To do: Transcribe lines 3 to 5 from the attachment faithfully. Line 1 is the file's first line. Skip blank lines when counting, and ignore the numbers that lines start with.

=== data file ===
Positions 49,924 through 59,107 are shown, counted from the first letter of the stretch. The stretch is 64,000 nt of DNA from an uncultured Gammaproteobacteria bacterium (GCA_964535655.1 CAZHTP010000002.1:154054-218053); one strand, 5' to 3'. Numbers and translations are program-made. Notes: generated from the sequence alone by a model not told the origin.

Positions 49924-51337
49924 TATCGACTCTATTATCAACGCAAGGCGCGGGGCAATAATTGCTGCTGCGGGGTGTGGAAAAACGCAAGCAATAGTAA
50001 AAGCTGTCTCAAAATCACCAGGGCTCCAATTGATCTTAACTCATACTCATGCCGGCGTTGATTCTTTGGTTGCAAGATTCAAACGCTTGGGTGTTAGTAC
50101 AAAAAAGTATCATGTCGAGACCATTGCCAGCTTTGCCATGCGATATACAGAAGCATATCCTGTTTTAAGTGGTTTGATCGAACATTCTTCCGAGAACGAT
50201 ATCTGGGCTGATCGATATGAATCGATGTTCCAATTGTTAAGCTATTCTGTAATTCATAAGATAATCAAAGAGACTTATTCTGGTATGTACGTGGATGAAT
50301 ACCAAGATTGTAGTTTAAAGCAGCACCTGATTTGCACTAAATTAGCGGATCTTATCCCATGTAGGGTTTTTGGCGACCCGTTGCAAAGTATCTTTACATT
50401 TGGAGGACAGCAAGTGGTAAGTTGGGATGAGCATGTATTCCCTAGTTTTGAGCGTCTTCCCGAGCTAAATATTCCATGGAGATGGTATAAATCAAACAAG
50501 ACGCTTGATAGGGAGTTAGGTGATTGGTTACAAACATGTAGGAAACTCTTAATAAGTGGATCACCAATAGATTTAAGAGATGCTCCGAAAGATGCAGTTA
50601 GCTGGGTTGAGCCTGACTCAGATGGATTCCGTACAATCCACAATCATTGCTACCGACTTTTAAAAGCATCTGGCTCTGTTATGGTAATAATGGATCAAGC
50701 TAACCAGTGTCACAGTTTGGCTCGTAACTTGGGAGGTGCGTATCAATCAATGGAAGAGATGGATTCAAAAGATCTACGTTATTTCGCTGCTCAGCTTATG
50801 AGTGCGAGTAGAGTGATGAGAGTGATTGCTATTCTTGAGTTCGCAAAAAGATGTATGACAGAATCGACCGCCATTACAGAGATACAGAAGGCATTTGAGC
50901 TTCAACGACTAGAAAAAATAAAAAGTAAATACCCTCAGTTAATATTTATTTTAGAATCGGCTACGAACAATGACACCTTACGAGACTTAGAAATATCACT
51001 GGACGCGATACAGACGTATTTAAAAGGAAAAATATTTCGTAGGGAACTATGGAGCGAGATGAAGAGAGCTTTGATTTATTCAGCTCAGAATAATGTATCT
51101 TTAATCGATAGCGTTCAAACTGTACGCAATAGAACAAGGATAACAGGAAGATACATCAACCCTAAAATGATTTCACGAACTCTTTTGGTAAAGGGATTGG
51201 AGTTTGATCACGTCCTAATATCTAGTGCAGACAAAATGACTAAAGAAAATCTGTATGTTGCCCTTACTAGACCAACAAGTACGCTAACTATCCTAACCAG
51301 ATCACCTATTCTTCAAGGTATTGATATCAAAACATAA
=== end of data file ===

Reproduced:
49924 TATCGACTCTATTATCAACGCAAGGCGCGGGGCAATAATTGCTGCTGCGGGGTGTGGAAAAACGCAAGCAATAGTAA
50001 AAGCTGTCTCAAAATCACCAGGGCTCCAATTGATCTTAACTCATACTCATGCCGGCGTTGATTCTTTGGTTGCAAGATTCAAACGCTTGGGTGTTAGTAC
50101 AAAAAAGTATCATGTCGAGACCATTGCCAGCTTTGCCATGCGATATACAGAAGCATATCCTGTTTTAAGTGGTTTGATCGAACATTCTTCCGAGAACGAT